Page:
RIP more! magazine (and Richie Havens – but mainly more!)

Published: 25th Apr, 2013

Yes that hot trolley dolly is ME

Two of my earliest loves died this week – Richie Havens died. Back when I was a teenager pretending to be deep into 1960s music, his rendition of Freedom on the Woodstock album did something to my mind via my ears and I fell in love with folk music sung by gruff soul voices. RIP to him. The second was more! magazine – which folded after 25 years in the game – the women’s fortnightly (latterly weekly) where I worked from 2000-2003 as first a Junior Writer, then just a Writer, always one of only a small spattering of manly faces in a very sexy womanly office. My time there might have been extended had I not resigned by accident during an unsuccessful one-on-one with a new editor who was there to whip everyone into shape – I said something flippant, she got the wrong end of the stick and thought I’d handed in my notice, so I thought fuck it, I’ll go with this. It was like chucking a big figurative log into the river of my career and allowing the ripples to take me from office to office to office to office, kind of like a Littlest Hobo, only considerably less loveable and often less useful. And smelling a bit too much like wet dog a lot of the time. God I’m amazing at imagery.

Anyway the point is I’ve worked in roughly a million offices since, buzzing with newspaper types, thick with testosterone, or overflowing with electrifying speak and jargon that I don’t understand, and none can quite hold a candle to more! between 2000 and 2002, which spoilt me for laughter, camaraderie and inventiveness. It was a hub of great ideas and brilliant humour, and despite what people seem to think there was much more to that glorious rag than just Position of the Fortnight (which was obviously always missionary or doggy from a different camera angle – what else is there??). It was a dream job for a young writer - I did things like dress up as a hot woman for the day to see what that was like, I dicked around with some unbelievably posh kids in Cornwall for a weekend, I auditioned to be a male stripper, I starred as a prison guard in Bad Girls, I became an air steward like Brian from Big Brother 2, I flew around the world, I interviewed famous people, on a couple of occasions they walked out on me, on one occasion I walked out on them. I became a professionally trained lawman called Judge Josh who would decide punishments for misbehaving boyfriends whilst wearing an old fashioned wig. I went to the Phoenix Bar on Charing Cross Road with my friends and we all got fucked up on Aftershock, I spent long afternoons laughing it up in The Victoria near Mornington Crescent. I used to pretend to be looking through a box of CDs under my desk but really I’d be sleeping. It was a wild technicolour ride, man. But then in 2002 sometime something happened that gradually transformed me into a very bad fit for the magazine I loved working on. People in suits started just appearing in the office like a mundane hallucination.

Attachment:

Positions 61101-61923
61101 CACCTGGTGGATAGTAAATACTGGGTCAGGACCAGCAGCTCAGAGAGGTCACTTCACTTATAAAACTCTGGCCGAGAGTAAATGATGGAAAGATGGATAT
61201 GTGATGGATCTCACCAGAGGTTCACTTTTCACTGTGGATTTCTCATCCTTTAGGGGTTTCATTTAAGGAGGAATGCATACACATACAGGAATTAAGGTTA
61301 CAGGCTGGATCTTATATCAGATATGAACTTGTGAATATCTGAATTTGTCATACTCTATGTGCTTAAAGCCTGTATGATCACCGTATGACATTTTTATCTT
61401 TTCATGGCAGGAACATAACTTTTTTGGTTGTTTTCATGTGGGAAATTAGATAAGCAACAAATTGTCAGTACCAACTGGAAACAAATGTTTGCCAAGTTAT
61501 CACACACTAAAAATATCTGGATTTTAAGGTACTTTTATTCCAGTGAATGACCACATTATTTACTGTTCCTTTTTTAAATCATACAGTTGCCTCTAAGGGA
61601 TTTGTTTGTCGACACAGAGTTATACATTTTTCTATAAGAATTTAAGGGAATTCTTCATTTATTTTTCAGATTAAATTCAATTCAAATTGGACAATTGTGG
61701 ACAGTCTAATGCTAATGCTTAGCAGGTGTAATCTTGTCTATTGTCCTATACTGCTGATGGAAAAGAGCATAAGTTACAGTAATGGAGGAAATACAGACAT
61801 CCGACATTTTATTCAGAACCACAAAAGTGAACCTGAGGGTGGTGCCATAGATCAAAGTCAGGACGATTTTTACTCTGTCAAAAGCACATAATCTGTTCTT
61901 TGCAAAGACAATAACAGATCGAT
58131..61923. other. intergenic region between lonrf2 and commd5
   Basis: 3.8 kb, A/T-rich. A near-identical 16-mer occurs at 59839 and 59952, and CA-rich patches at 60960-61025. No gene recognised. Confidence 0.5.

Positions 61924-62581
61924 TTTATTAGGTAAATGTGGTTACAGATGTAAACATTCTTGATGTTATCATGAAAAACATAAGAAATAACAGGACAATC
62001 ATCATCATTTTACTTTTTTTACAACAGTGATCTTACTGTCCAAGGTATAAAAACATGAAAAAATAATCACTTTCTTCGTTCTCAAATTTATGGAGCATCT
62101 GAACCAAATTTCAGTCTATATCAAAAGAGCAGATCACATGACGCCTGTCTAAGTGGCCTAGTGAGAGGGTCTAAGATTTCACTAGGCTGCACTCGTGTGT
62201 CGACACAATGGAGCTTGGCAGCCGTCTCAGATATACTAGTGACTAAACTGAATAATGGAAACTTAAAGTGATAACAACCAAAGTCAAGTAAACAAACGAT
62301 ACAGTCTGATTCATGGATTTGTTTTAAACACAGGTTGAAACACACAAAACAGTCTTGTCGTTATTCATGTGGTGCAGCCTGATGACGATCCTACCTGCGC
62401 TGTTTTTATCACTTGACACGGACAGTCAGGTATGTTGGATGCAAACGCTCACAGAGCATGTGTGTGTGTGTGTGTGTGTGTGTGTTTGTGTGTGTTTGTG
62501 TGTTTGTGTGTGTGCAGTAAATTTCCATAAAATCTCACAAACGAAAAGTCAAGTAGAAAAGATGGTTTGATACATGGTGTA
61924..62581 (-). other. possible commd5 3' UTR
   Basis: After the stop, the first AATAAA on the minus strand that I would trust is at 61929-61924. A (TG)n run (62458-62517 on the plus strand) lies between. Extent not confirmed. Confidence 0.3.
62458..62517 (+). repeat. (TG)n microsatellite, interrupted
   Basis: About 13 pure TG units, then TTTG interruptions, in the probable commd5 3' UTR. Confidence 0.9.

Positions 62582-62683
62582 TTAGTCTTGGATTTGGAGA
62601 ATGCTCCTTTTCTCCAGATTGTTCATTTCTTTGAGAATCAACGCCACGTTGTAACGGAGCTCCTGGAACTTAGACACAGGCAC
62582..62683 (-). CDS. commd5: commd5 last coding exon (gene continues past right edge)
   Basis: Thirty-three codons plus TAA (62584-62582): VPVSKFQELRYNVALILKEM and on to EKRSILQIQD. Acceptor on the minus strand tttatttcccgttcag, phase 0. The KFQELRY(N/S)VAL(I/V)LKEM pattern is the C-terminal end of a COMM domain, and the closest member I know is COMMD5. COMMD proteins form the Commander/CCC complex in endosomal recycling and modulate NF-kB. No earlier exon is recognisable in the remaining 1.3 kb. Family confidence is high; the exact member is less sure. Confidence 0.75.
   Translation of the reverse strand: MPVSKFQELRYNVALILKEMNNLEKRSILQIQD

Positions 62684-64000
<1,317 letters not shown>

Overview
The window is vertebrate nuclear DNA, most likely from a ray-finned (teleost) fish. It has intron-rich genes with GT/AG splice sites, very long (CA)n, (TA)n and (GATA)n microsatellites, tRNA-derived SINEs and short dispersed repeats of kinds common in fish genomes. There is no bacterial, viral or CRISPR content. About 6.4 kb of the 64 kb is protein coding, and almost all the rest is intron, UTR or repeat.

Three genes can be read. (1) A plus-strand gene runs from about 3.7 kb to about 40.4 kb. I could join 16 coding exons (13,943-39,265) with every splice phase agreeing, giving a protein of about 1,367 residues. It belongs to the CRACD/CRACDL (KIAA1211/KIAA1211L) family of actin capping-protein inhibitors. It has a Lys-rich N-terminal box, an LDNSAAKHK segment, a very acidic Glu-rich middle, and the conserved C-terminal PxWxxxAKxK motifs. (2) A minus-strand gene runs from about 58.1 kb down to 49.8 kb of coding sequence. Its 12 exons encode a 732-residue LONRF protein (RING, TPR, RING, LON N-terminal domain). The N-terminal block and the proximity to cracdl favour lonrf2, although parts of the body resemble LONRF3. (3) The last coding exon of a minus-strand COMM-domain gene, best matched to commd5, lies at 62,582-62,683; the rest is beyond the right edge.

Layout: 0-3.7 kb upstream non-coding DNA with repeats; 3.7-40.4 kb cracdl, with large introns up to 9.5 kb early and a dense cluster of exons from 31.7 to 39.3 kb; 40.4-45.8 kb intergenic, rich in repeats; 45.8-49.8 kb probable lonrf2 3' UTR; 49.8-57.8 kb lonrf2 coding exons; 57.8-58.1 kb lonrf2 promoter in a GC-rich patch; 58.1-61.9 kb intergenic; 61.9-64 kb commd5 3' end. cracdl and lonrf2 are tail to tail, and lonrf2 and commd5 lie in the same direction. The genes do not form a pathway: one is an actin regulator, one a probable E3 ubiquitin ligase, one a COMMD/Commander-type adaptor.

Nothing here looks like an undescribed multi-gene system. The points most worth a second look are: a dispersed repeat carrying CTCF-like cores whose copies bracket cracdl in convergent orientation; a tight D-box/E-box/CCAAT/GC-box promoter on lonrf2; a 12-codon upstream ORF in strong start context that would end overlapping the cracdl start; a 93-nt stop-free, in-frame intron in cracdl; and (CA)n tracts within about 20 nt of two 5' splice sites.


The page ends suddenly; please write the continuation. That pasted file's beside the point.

We’d heard about these “big cheeses”, they lived a few floors up in bigger snazzier apartments, and people would occasionally report glimpses of them in the communal lift, or you’d spot them fingering and handjobbing one another at company parties. Their floor in the building was bursting with the smell of perfume and fresh flowers they said, women with hair that was so pristine, straight and so shiny it was like liquid gold. If you went up there you could hear them saying “sure” to each other over and over again into eternity. Yet suddenly they’d decided to descend a few floors to roam our dirty little quarters like masters of the house demanding to try the soup, and whenever they spoke to me my confidence drained, my hands would tremble involuntarily and I’d laugh like a maniac until they went away. Were they going to put me in a cage like a caged monkey? What did they want?